May 28, 2014 - My father is Puerto Rican, so I'm expected to speak Spanish. Unfortunately, even though my parents are fluent, I am not. I had Spanish classes throughout high school but comparing it to what I've heard at home and at family functions it just didn't sound the same. I understand it OK, but I never had the confidence to actually speak it in front of people who speak it well, family or not! I have not completed the whole course, I'm still in the beginning, so I will have to update this review once I'm done, but for now I wanted to mention some of the benefits I see so far:

It starts with us speaking with a native Spanish speaker and we're learning how to approach her with a conversation. I love that! What better way to learn, then to speak and be taught how to pronounce the words without sounding like an American trying to speak Spanish? We're told not to take notes, because the way we'd look at it on paper (as an American) is not the way it should be pronounced. That's probably why my class in HS was a joke and we laughed through each class. I found myself repeating the conversation in my head throughout the day, so I think this will work well to help me remember. I cannot wait to get to point "z"!

Rules before beginning: One lesson per day and you cannot move onto the next lesson until you've successfully answered at least 80% of your current lesson correctly. There's a quiz at the end of each to see if you've remembered what you've learned. My mistake was mixing up the "entiende" with the "entiendo" a few times. I just have to remember "e" for you, "o" for me, lol.

So with my little pedal exerciser, a comfy seat and my bedroom lights off, I was ready to relax, press play on the Pimsleur audio CD and learn Spanish.

June 7, 2014 - I finished a week and could you believe I remember everything I've learned? I appreciate the approach of this program, but I can't wait until I feel as if I can have a real conversation. Meanwhile, I need to work on my "r's", my pronunciation of "restaurante" is off. Stay tuned for the update in a few weeks.

June 22, 2014 (Thoughts after completing) - Aside from expanding my Spanish vocabulary, what I've learned using the Pimsleur approach is how to correctly pronounce Spanish words and hold basic conversations. This is a great tool when it comes to traveling and needing to know common terms for speaking with natives if you're looking for a restaurant, hotel, need to rent a service, etc. It's a far step above walking around a foreign country with an English to Spanish dictionary.

Should I expect to be fluent in Spanish after using this program? Absolutely not! Although the approach makes it easy to retain what you've learned and hold a conversation, it is limited. This is Pimsleur Spanish 1 Language Learning Course, so there is only so much this course can cover.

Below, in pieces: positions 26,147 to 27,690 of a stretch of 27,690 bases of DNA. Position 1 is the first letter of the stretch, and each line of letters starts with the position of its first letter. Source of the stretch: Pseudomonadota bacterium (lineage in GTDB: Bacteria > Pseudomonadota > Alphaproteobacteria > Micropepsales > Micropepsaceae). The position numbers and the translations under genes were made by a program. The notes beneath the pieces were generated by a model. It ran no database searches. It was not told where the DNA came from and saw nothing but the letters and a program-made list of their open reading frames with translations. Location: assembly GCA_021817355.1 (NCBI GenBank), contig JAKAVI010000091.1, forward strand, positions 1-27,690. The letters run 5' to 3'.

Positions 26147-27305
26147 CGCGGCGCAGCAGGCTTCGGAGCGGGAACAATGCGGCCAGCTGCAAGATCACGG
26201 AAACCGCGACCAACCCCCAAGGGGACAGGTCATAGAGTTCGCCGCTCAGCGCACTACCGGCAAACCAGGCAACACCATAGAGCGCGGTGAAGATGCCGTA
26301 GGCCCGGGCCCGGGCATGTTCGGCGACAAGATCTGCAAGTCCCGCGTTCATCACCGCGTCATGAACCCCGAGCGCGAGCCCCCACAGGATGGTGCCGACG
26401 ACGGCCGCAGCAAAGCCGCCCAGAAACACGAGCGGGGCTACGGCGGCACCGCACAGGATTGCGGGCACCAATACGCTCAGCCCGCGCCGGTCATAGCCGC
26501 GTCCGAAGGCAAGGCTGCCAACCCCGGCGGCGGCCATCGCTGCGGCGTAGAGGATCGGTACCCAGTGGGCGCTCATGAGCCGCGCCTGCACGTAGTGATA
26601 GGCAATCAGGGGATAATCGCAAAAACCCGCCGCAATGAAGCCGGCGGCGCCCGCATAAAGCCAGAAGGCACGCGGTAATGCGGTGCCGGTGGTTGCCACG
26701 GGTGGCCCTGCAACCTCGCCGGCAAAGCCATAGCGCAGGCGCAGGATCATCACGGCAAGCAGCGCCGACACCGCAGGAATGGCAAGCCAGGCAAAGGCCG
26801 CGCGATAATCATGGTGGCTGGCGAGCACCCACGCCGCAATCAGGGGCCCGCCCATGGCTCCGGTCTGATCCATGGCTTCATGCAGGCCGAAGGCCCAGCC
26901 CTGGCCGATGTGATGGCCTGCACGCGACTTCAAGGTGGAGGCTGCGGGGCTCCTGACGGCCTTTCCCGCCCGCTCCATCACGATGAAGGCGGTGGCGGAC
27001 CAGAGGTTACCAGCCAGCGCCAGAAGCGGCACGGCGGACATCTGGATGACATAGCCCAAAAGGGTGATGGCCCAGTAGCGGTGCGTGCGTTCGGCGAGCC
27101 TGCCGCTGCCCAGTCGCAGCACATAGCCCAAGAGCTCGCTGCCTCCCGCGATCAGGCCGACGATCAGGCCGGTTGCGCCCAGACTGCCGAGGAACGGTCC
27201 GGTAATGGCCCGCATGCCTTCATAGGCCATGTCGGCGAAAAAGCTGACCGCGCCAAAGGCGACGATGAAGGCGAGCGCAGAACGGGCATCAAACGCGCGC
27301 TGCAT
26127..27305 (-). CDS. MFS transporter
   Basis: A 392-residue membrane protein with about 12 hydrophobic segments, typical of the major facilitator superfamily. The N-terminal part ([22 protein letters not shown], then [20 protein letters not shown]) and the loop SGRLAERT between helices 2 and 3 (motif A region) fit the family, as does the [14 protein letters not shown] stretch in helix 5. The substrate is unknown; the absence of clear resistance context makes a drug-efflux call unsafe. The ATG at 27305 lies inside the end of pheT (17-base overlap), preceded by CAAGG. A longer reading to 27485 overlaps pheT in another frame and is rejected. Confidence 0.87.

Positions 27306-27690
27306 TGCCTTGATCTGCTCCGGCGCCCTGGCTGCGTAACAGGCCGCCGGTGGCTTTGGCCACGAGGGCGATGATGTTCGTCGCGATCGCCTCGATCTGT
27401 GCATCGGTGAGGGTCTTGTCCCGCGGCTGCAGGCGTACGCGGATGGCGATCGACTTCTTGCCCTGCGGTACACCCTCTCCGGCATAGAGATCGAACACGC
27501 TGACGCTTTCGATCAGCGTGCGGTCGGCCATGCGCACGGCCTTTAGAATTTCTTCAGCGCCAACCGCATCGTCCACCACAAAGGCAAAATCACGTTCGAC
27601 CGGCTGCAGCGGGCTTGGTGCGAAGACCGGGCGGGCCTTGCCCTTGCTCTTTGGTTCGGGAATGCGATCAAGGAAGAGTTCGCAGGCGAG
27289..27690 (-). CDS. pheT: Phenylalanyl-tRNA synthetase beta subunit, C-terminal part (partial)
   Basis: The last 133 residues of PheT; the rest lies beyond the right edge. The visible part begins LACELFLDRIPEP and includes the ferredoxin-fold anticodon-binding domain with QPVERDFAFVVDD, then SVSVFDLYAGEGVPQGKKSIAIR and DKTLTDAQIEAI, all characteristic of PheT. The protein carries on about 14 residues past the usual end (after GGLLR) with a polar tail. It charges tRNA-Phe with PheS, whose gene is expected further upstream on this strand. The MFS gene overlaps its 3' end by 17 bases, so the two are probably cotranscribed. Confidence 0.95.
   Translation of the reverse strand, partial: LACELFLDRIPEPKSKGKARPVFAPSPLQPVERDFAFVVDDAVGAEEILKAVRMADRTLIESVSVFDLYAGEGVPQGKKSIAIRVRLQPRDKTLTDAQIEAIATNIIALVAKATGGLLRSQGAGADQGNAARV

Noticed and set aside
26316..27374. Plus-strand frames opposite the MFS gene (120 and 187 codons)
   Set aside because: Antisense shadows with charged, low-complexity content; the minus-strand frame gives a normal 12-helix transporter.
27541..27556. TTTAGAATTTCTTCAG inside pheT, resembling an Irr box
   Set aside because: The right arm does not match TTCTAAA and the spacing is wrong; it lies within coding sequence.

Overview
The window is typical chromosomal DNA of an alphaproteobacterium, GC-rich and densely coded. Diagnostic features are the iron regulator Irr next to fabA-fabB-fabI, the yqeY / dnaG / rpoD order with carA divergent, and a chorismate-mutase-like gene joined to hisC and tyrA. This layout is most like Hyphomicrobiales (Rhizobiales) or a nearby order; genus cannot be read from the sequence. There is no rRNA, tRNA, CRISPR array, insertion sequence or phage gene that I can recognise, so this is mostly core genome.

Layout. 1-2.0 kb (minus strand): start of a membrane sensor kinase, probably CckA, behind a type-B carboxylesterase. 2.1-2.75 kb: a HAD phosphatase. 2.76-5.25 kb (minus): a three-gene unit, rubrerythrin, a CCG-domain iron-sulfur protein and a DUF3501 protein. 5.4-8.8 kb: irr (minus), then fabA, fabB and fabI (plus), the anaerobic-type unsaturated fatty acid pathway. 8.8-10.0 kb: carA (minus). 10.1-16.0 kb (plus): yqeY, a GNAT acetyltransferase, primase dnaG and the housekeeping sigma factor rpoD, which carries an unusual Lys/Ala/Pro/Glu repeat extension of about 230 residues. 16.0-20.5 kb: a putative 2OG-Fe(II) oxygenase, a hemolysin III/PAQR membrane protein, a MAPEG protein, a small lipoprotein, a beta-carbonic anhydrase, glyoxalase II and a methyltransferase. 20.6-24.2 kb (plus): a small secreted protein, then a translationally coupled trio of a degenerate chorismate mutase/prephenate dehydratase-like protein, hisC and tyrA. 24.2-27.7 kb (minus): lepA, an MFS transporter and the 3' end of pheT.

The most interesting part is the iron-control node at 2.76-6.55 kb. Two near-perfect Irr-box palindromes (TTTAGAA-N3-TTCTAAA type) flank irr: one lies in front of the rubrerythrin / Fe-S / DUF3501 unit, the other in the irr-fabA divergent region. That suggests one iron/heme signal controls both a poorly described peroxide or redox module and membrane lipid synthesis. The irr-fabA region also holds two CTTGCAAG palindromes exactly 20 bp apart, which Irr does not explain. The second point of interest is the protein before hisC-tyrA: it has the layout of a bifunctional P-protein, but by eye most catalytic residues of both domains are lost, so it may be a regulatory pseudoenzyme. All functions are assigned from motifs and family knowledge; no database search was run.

One thing I've noticed is that Puerto Rican Spanish (for the lack of a better term) differs a bit in the pronunciation and phrases than other Spanish. In this program, the word "Espanol" is replaced with "Castellano", we're learning what is considered "proper" or standard Spanish. In the program the narrators speak slightly slower than I am used to hearing, so I googled Castilian Spanish to see if the CD was a bit slow so those of us learning the language can understand easily and follow, or if that was the way it is generally spoken. I found out that Puerto Ricans tend to speak faster. That's why I can pin point the different words in the program, but have a hard time following my dad or grandparents when they speak.

Explaining this in another way: My mom is from Trinidad. Although English is the official language spoken in Trinidad, it's spoken differently than an American speaking English, and some words or spelling of words will differ.

Would I recommend this program to friends? Yes I would. It's a great starting point and my ability to pronounce words has greatly improved. Whether you're learning for the first time, or are accustomed to hearing Spanish but want to learn the language yourself, this is a good program for beginners in various stages. Although you won't learn every word or term you'd want to know, this approach takes you through conversations you're likely to have when traveling or meeting someone...or have a question. Be patient! It can be slow and a bit repetitive, but you will remember what you've been taught. You have to walk before you can run, so it's necessary to start with a program that takes its time to teach you how to approach a native Spanish speaker. Incorporate Spanish speaking television shows and hang out with people who speak Spanish. This is what I will be doing to continue my journey to speaking Spanish fluently!
Pimsleur Spanish 1 Language Learning Course Review
June 22, 2014 by
Disclaimer: The above review is my honest opinion of the Pimsleur Spanish 1 Language Learning Course. I would NEVER recommend a product I did not try.

Pimsleur Spanish 1 Language Learning Course Review